Sign up for our daily briefing

Make your busy days simpler with Axios AM/PM. Catch up on what's new and why it matters in just 5 minutes.

Please enter a valid email.

Please enter a valid email.

Subscription failed
Thank you for subscribing!

Catch up on coronavirus stories and special reports, curated by Mike Allen everyday

Catch up on coronavirus stories and special reports, curated by Mike Allen everyday

Please enter a valid email.

Please enter a valid email.

Subscription failed
Thank you for subscribing!

Denver news in your inbox

Catch up on the most important stories affecting your hometown with Axios Denver

Please enter a valid email.

Please enter a valid email.

Subscription failed
Thank you for subscribing!

Des Moines news in your inbox

Catch up on the most important stories affecting your hometown with Axios Des Moines

Please enter a valid email.

Please enter a valid email.

Subscription failed
Thank you for subscribing!

Minneapolis-St. Paul news in your inbox

Catch up on the most important stories affecting your hometown with Axios Twin Cities

Please enter a valid email.

Please enter a valid email.

Subscription failed
Thank you for subscribing!

Tampa Bay news in your inbox

Catch up on the most important stories affecting your hometown with Axios Tampa Bay

Please enter a valid email.

Please enter a valid email.

Subscription failed
Thank you for subscribing!

Charlotte news in your inbox

Catch up on the most important stories affecting your hometown with Axios Charlotte

Please enter a valid email.

Please enter a valid email.

Subscription failed
Thank you for subscribing!

Please enter a valid email.

Please enter a valid email.

Subscription failed
Thank you for subscribing!

Facebook CEO Mark Zuckerberg at an event in 2016. Photo: Pablo Martinez Monsivais / AP

If you want to get a sense of how seriously Facebook takes the probe into the site's possible role in Russian election interference, note this: Mark Zuckerberg's brain trust in Menlo Park is paying attention.

Between the lines: It's not uncommon for Silicon Valley giants to rely heavily on their Washington offices to play whack-a-mole on minor policy debates so execs can focus on what they view as weightier business challenges. Facebook is breaking from that pattern as questions about Russia heat up.

Sound smart: The full-court press on this issue shows how serious a situation this is for Facebook — and sends a message that this isn't just a huge moment for the company's political reputation, but its business one as well.

The details:

  • Facebook's top security executive Alex Stamos, who used to work for Yahoo, has put his name to the company's ongoing investigation into Russian efforts. It was Stamos who bylined the disclosure of $100,000 worth of ad buys Russian-linked actors used in some cases to promote posts about divisive political issues before and after the election, and co-authored a paper that tackled the issue back in April.
  • Other staffers on the company's Threat Intelligence team have worked in high-up jobs at cybersecurity firms like iDefense, FireEye and Mandiant, Facebook spokesman Andy Stone said in an email. Their academic backgrounds aren't just in technical subjects common at Facebook headquarters: some have degrees in security studies and international relations.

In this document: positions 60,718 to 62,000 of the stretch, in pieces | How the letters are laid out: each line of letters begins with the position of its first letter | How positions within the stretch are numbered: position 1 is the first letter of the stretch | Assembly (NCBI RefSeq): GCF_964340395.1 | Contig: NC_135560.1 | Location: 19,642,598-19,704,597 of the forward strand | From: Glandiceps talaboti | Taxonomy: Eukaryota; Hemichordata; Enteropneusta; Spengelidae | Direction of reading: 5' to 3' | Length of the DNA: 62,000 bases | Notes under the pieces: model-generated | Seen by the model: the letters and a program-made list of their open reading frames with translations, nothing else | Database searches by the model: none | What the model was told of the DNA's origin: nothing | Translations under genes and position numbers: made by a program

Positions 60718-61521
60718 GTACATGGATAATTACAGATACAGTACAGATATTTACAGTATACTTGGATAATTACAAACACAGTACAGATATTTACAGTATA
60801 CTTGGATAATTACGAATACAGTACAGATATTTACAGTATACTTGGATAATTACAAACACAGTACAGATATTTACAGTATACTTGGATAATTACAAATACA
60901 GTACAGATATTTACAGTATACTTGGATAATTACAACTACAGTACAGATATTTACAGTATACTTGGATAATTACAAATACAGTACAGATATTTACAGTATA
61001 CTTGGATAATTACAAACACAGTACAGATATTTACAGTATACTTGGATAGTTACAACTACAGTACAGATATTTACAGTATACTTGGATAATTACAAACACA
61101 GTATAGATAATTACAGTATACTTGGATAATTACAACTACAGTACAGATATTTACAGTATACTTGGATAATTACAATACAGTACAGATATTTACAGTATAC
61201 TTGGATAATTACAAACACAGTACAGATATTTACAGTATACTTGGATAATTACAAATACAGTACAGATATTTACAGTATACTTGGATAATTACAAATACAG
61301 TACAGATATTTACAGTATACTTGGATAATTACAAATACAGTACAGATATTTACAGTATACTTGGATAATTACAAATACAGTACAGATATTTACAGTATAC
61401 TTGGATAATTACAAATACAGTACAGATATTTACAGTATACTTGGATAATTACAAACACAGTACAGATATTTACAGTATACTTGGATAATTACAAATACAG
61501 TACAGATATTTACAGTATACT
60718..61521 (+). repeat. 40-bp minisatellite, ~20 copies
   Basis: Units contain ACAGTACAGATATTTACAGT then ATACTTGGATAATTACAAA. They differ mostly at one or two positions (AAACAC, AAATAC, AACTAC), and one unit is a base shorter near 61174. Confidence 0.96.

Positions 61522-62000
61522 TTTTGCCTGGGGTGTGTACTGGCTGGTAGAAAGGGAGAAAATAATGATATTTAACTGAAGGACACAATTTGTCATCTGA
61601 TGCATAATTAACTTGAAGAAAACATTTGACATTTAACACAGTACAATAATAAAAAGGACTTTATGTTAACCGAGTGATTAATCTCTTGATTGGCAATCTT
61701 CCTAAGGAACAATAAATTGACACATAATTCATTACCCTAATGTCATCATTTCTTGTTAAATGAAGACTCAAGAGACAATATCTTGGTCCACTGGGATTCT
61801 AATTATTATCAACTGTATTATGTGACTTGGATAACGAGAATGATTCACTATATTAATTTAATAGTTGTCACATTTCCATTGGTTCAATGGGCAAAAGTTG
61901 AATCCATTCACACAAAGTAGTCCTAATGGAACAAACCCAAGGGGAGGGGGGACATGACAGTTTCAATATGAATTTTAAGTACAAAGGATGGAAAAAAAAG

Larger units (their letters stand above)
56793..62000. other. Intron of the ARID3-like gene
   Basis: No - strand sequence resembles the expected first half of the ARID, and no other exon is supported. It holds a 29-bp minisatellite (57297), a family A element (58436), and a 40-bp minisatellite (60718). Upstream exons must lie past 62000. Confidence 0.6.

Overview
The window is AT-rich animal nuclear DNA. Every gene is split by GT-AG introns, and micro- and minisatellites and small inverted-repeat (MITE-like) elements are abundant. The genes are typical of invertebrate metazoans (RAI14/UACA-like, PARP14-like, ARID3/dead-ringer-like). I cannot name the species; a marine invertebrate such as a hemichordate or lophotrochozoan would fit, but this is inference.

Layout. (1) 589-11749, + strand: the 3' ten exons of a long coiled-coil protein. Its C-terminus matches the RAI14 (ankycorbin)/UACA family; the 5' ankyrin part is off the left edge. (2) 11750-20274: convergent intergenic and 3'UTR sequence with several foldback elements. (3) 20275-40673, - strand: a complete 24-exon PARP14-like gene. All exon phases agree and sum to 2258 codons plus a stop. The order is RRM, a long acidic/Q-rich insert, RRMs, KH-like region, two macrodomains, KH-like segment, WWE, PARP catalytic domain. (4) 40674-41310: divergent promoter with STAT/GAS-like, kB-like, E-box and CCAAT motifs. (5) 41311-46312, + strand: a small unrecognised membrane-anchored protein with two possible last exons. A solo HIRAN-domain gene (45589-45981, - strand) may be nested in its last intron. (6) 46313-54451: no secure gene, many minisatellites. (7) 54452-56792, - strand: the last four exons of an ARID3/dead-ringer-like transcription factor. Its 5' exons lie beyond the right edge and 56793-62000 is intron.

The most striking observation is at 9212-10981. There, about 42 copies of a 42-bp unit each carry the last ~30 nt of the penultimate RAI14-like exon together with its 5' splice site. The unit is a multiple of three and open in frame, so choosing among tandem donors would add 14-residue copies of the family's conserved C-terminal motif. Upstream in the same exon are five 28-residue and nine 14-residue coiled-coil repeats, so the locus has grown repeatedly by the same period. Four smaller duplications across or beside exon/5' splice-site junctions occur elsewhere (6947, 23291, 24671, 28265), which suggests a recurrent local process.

• It's drawing on a veteran Capitol Hill team as lawmakers ramp up their questions. That includes Greg Maurer, who used to be a top aide to former House Speaker John Boehner; ex-Verizon lobbyist Brian Rice, who focuses on Senate Democrats; and Myriah Jordan, who used to work for Senate Intelligence Committee Chairman Richard Burr.
  • Communications staffers working on the Russia issue include Stone in Washington, as well as former Obama White House official Tom Reynolds and ex-Googler Jay Nancarrow at Menlo Park HQ.

Yes, but: Not everyone thinks the company's efforts are sufficient. Mark Warner, the top Democrat on the Senate Intelligence Committee, wants Facebook to provide more information about possible ad buys. And outside critics think it isn't doing enough to grapple more broadly with its influence.

Go deeper: Axios' Mike Allen took a look at the company's messaging plan as the Russia probe gets bigger.

Go deeper

Updated 45 mins ago - Politics & Policy

Woman who allegedly stole laptop from Pelosi's office faces fresh charges

Photo: FBI

A woman accused of breaching the Capitol and planning to sell to Russia a laptop or hard drive she allegedly stole from Speaker Nancy Pelosi's office faces fresh charges, according to a criminal complaint amended Tuesday.

Driving the news: Riley June Williams, 22, who was arrested in Pennsylvania's Middle District Monday, is suspected of being the woman featured in a video saying, "dude, put on gloves," before a man's gloved hand reaches for the laptop, per the Department of Justice.

Trump grants flurry of last-minute pardons

Photo: Jabin Botsford/The Washington Post via Getty

President Trump issued 73 pardons and commuted the sentences of 70 individuals early Wednesday, 11 hours from leaving office.

Why it matters: It's a last-minute gift to some of the president's loyalists and an evident use of executive power with only hours left of his presidency. Axios reported in December that Trump planned to grant pardons to "every person who ever talked to me."

2 hours ago - Politics & Policy

Trump revokes ethics order barring former aides from lobbying

Photo: Spencer Platt via Getty

Shortly after pardoning members of Congress and lobbyists convicted on corruption charges, President Trump revoked an executive order barring former officials from lobbying for five years after leaving his administration.

Why it matters: The order, which was signed eight days after he took office, was an attempt to fulfill his campaign promise to "drain the swamp."

  • But with less than 12 hours left in office, Trump has now removed those limitations on his own aides.